A short-term fix to Denver's halfway house conundrum appears to be on its way. Today, August 21, the Department of Public Safety unveiled a plan to sign temporary contracts with private prison companies GEO Group and CoreCivic to keep their combined six Denver halfway houses running.
Department officials would like Denver City Council to vote on the contracts as early as August 26 to ensure that the 492 halfway house residents aren't sent back to jail or prison. The announcement comes about two weeks after council, led by Candi CdeBaca, unexpectedly voted against renewing the halfway house contracts with the companies.
"We're optimistic that we can move this forward," said Troy Riggs, executive director of Public Safety, at an August 21 press conference during which the city announced its plan.
The contract with GEO would begin retroactively on July 1 and run through the end of the year. The contract with CoreCivic would be for twelve months, retroactively beginning July 1 and running through June 2020.
"It's certainly an aggressive time frame. And we're going to do everything we can to meet it. We've heard city council and will follow their direction and wishes on this topic," said Greg Mauro, Denver's director of community corrections, at the press conference.
Public safety officials believe they can more quickly transition the approximately 150 residents at the two GEO halfway houses to other halfway houses or back into the community, according to Mauro. Since the four CoreCivic facilities have a total of 360 beds, the city is asking for a year-long transition.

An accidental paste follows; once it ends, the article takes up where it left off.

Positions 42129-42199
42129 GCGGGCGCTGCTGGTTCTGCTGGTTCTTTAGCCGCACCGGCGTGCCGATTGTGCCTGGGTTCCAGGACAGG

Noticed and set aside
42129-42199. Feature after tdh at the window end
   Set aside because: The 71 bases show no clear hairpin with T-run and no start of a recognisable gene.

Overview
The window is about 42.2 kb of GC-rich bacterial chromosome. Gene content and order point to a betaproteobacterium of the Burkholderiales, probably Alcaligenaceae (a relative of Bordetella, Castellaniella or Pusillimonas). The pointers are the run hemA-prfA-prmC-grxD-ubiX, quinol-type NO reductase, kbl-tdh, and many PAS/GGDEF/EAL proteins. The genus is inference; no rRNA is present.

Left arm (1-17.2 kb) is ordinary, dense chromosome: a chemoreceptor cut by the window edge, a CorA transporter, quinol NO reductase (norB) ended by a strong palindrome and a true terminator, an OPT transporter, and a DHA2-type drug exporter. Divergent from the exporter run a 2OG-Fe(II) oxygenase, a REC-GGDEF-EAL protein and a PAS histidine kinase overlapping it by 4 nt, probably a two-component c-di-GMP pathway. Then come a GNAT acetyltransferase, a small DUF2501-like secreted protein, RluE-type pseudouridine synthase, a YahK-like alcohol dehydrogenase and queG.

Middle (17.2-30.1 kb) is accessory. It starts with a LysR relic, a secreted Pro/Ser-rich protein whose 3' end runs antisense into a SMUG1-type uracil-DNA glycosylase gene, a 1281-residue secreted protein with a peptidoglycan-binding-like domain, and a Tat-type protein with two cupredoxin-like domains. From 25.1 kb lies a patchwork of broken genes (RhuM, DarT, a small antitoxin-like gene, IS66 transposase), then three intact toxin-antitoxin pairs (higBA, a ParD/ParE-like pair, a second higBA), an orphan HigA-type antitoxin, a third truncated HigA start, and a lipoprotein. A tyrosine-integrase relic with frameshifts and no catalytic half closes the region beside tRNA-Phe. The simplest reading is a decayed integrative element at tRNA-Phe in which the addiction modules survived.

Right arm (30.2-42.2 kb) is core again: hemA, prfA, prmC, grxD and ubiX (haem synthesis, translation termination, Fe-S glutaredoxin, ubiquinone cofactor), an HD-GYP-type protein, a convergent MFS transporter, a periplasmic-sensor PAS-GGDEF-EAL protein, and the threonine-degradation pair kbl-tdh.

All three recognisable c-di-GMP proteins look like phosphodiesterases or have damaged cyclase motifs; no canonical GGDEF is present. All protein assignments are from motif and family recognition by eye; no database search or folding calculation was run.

Denver's other halfway house facilities are operated by family-run Independence House and the University of Colorado, bringing the city's total number of halfway house beds to 748. Nearly 300 people are on the wait list for space at a house. Placements are currently on hold for the GEO and CoreCivic homes and are likely to only be restarted for the CoreCivic properties, given their longer proposed transition timelines.
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"I cannot promise you or the residents of this community that we're going to be able to get up to 748 again. It's going to be very difficult, even with the year extension along those timelines," Riggs said.
Since August 5, the day of the city council vote, the Department of Public Safety has been scrambling to figure out a backup plan to ensure that halfway house residents wouldn't be sent back to prison or jail. In the past weeks, GEO and CoreCivic have kept their Denver halfway houses open while new contracts have been negotiated.
The Department of Public Safety also announced a new thirteen-member advisory committee, headed by Mauro, to help the city move away from private prison company-operated halfway houses. Committee members will be selected "based on their expertise in community corrections programming and its impacts on the local and state criminal justice systems, the service delivery model and impacts on clients, victims, families and neighborhoods," according to a statement from Kelli Christensen, a spokeswoman for the Department of Public Safety. Christensen says that committee recommendations will be made to Riggs by the end of January 2020.
Around that same time, city council is likely to approve zoning-code amendments that will make it easier for halfway house companies to expand capacity in Denver, part of a group-living zoning-code update that the city has been working on for over a year and a half.